The Manchester Police Department will pay $20,000 for seizing the phone of a bystander who was filming a fight two years ago at the West Side 7-Eleven, the ACLU-New Hampshire announced Thursday.

The payment goes to Neil Pineda-Landaverde, whose arm was twisted and iPhone taken by police after he refused to turn it over, according to his lawsuit. The phone contained about eight minutes of video that captured police efforts to quell a brawl, according to the lawsuit.

“If the police want to seize a bystander’s phone, the answer is simple — get a warrant,” said Gilles Bissonnette, legal director of the ACLU-NH.

“We don’t typically comment on the settlement of cases and that will be the same in this instance,” wrote Lt. Matthew Barter, the chief of staff for Police Chief Allen Aldenberg, in an email. He said the decision was made after consulting with the city solicitor.

Bissonnette said public recordings of police activities have been instrumental in ensuring transparency and accountability, and the right to record such activity is enshrined in the First Amendment.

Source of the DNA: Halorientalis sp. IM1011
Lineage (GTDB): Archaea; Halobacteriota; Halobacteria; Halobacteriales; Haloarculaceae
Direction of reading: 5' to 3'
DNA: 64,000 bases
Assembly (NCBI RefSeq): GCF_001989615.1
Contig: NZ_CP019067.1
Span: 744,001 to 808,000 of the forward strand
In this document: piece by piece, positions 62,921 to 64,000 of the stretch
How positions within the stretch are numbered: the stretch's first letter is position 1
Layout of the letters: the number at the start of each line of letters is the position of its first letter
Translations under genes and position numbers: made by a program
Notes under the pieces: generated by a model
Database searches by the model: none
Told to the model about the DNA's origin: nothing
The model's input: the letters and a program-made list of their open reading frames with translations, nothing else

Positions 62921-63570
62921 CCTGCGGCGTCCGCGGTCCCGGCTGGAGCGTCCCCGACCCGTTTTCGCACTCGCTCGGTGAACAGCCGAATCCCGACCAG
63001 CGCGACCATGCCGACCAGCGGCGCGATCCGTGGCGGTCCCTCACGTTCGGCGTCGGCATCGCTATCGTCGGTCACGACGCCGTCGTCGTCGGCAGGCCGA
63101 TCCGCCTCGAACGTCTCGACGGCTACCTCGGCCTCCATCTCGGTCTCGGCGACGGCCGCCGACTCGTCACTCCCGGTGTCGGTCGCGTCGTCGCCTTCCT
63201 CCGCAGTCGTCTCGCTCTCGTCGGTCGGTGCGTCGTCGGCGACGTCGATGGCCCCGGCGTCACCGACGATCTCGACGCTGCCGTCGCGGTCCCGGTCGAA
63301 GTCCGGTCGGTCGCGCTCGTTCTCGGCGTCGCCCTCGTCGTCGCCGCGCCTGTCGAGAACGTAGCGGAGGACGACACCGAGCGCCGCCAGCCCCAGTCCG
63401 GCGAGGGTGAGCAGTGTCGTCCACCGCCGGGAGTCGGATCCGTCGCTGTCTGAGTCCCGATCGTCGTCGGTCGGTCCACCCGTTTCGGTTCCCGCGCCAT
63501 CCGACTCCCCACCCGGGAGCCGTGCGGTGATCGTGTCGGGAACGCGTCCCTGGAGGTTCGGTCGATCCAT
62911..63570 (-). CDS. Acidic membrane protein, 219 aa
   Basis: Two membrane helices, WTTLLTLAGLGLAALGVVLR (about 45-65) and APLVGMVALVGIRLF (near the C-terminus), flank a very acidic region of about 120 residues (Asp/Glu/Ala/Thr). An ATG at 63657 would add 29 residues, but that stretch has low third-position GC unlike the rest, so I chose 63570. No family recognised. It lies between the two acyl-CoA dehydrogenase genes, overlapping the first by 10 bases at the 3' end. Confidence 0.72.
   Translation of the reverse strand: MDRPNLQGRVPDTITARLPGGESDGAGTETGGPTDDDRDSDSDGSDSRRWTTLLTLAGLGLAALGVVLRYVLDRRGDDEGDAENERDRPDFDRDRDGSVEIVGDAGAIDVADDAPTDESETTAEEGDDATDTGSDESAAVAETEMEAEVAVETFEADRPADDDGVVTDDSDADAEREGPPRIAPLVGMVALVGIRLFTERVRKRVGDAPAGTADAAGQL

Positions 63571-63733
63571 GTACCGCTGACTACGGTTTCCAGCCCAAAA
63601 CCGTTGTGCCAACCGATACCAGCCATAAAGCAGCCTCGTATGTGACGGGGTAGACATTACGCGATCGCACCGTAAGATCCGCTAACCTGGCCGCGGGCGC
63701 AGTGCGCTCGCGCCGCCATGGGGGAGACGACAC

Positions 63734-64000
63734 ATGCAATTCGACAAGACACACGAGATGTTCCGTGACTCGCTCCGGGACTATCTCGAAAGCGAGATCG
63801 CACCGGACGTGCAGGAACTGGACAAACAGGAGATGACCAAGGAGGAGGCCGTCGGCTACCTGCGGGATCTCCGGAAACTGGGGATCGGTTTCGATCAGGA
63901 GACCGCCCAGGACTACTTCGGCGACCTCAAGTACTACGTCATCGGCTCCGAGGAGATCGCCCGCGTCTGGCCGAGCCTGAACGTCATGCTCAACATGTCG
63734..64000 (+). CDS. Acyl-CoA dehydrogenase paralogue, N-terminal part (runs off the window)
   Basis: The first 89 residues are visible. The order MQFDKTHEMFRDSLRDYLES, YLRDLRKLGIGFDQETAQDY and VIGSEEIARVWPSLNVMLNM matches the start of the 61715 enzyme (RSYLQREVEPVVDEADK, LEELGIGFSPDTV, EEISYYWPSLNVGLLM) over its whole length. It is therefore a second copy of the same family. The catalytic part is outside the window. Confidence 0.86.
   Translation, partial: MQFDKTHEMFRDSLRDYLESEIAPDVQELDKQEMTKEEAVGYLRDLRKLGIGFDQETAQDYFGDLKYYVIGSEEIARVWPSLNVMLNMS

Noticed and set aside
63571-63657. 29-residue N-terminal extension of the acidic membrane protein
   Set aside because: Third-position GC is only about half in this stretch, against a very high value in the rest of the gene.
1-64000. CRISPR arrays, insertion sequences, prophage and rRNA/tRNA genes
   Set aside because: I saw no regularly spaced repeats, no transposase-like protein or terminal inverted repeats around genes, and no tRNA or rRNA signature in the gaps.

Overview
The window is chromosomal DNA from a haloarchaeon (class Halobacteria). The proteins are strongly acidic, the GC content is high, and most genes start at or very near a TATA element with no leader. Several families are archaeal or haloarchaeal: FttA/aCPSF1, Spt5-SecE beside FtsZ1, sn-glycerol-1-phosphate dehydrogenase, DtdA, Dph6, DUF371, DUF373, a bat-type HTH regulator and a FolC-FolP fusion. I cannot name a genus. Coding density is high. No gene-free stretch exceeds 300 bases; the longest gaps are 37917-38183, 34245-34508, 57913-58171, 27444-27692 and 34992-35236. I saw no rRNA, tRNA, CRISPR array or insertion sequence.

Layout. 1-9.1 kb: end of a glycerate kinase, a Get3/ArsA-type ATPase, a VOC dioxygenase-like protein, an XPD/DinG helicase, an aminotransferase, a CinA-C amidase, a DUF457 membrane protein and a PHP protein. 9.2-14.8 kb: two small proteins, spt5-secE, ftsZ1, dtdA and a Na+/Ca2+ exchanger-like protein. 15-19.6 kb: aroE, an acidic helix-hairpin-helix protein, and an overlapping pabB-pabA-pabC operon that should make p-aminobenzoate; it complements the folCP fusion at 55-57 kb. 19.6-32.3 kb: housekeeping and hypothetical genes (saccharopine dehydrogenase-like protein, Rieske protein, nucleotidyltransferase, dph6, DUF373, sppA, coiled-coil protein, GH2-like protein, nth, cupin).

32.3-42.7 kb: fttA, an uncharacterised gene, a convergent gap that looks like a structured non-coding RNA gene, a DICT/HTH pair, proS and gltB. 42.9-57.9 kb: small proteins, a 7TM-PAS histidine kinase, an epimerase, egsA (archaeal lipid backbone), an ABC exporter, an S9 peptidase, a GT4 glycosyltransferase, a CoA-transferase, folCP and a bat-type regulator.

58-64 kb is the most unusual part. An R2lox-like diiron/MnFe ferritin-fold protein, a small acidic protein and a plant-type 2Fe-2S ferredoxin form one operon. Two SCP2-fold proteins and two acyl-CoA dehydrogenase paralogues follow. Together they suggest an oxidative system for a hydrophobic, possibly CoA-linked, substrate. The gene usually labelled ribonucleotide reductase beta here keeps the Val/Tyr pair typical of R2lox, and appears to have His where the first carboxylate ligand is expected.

“Actions like this from law enforcement can instill fear in people simply wishing to exercise their constitutional rights. We are hopeful that this settlement will cause police departments to think twice before seizing a bystander’s cell phone without a warrant after recording the police,” he said.

According to the lawsuit, police told Pineda-Landaverde that they needed his phone because it contained evidence and he was hindering a criminal investigation. In their response to the lawsuit, lawyers for the city said Pineda-Landaverde posed a threat.

Pineda-Landaverde did not get his phone back for two months. The incident took place in October 2019, just a few months before Manchester police started fitting officers with body cams.

It is at least the fourth payment over the last four years that the city has paid out to settle civil rights violations:

In 2019, Manchester paid Free Keene activist Christopher Waid $15,000 after arresting him while he filmed a Manchester police DWI checkpoint in 2017.

In 2017, Manchester paid $89,000 to a panhandler whom police ticketed. She claimed First Amendment violations.

That same year, Manchester police paid $275,000 to a man they arrested as he filmed a police raid on his home in 2015.